Despite a record year in 2019 that many analysts believed would only be topped in 2020, a report by tape storage heavyweights at the LTO org says the medium's sales dropped significantly last year – by nearly 8 per cent – with 105,198PB of total tape capacity (compressed) shipped.
Tape shipments over the past few years have been increasing, and have been projected to grow considerably by 2025 by industry analyst IDC, which estimates data generated to the tune of a potential 175 zettabytes a year by then. With many vendors shifting to a hybrid cloud model, and all the data in the cloud needing to be backed up, much of this is cold storage – and currently this means the (relatively) cheaper option of tape.
However, in a statement accompanying the release of the report, the LTO consortium – comprising Program Technology Provider Companies HPE, IBM, and Quantum – conceded they'd been "optimistic for 2020," adding that "global shutdowns and other factors outside of our collective control led to a reduced performance."
The LTO report said that 105,198PB of total tape capacity (compressed) shipped in 2020. This compares to 114,079PB shipped in 2019, according to last year's report. Failing to acknowledge the extent of the 7.8 per cent dip, the 2020 report called the new figure "slightly short" of 2019, adding: "For context, real GDP fell to a -5 per cent growth rate during the same time period."
Eric Bassier, senior director at tape storage bigwig Quantum, said: "Coming off record capacity shipped in 2019, we were optimistic for 2020 – but global shutdowns and other factors outside of our collective control led to a reduced performance. We're optimistic that there will be a return to the prior capacity growth trend in 2021."
- OVH rises to Europe data sovereignty challenge (and AWS) with tape-as-a-service
- Sony, Fujifilm storage patent lawsuit is all taped up: Better LTO-8 than never, right?
- LTO-8 tape media patent lawsuit cripples supply as Sony and Fujifilm face off in court
- Tape vendors feel the cold, clammy hand of AWS on their shoulders. Behind them grins the Glacier Deep Archive
He added: "Despite the unexpected headwinds for many segments of the technology industry produced by the pandemic, overall LTO tape capacity shipped in 2020 was strong in context."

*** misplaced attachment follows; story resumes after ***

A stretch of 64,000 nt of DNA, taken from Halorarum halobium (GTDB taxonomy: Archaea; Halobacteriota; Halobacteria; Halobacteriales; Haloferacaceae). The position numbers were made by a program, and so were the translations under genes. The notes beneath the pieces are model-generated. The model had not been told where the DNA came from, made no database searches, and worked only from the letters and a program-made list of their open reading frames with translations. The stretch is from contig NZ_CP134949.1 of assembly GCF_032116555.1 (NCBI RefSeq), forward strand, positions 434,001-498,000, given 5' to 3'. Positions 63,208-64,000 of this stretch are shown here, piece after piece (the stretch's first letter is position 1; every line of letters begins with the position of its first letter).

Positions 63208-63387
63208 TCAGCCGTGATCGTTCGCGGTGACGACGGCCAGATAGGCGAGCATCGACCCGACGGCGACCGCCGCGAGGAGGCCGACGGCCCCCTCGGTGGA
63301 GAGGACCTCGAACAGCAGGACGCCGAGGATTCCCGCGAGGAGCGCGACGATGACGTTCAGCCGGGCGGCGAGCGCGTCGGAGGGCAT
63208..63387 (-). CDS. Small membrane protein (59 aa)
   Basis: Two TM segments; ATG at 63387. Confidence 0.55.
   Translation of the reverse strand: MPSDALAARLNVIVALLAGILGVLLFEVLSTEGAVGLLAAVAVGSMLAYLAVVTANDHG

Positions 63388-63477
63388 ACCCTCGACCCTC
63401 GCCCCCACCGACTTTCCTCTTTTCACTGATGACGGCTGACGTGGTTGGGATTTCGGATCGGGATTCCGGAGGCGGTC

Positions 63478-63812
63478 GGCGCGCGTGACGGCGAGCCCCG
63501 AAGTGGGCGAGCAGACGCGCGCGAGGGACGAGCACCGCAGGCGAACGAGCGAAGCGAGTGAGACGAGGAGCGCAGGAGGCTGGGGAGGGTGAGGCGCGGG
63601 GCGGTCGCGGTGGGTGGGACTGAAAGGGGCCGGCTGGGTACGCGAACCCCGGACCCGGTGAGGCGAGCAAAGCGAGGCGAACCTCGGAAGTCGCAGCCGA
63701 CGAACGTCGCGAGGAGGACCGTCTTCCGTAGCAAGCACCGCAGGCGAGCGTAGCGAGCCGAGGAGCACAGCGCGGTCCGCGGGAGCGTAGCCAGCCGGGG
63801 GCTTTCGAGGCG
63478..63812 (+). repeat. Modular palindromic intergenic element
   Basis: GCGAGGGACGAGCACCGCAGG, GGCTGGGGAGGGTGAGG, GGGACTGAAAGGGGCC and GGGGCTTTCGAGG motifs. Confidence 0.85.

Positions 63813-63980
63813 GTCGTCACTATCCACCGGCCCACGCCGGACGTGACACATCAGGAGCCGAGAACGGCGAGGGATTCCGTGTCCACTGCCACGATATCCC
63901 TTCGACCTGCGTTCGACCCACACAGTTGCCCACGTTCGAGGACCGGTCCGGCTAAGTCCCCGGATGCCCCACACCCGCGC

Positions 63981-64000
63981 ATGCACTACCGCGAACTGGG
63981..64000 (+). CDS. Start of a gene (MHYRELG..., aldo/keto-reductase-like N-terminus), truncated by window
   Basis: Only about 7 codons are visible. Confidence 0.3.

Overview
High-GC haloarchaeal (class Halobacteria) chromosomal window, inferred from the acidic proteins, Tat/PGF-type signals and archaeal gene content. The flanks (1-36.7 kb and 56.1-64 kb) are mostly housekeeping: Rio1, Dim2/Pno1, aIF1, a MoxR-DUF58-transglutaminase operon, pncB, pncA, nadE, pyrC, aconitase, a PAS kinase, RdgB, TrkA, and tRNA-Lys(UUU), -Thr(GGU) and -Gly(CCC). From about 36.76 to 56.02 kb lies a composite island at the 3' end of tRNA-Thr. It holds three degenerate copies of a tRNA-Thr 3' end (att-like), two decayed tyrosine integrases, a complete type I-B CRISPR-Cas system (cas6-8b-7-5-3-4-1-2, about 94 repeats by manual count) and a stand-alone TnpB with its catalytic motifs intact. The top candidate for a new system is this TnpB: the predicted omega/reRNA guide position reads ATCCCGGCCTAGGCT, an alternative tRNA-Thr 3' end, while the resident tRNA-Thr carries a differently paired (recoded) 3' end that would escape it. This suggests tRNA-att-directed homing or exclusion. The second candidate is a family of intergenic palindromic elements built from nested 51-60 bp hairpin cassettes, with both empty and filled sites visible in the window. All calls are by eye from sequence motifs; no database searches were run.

As you can see, the 2021 number was below both the 2019 and 2017 total tape media sales numbers – possibly a little bit more than a "slight drop."
LTO tech is currently in its eight generation, with LTO-8 specs supporting tape cartridge storage compressed capacity of "up to 30TB" and "tape drive data transfer rates of up to 750MB per second for over 2.7 terabytes of storage performance an hour per drive."
Quantum is reporting increased tape library system sales to hyperscalers, so tape media sales should start picking up this year and into the next. Nonetheless, the 2021 total media ship number may not equal the 2019 record.
Speaking earlier this month about Quantum's results for Q1 '22 (ended 30 June), chairman and CEO Jamie Lerner said: "Demand ... continued to be strong, with a significant sequential increase in customer orders. A large majority of these orders were from hyperscale customers for products that are most affected by the current supply constraints."
He noted that the "dynamic has caused our backlog to reach unprecedented levels" – although he conceded not all backlog represents potential revenue. To give an idea of the scale of the problem, Lerner said: "Historically, our backlog has been 5 per cent or less of our reported quarterly revenue. As of the first fiscal quarter, our backlog has grown to $30m, compared to approximately $14m in the previous quarter and $2m in the year-ago period." ®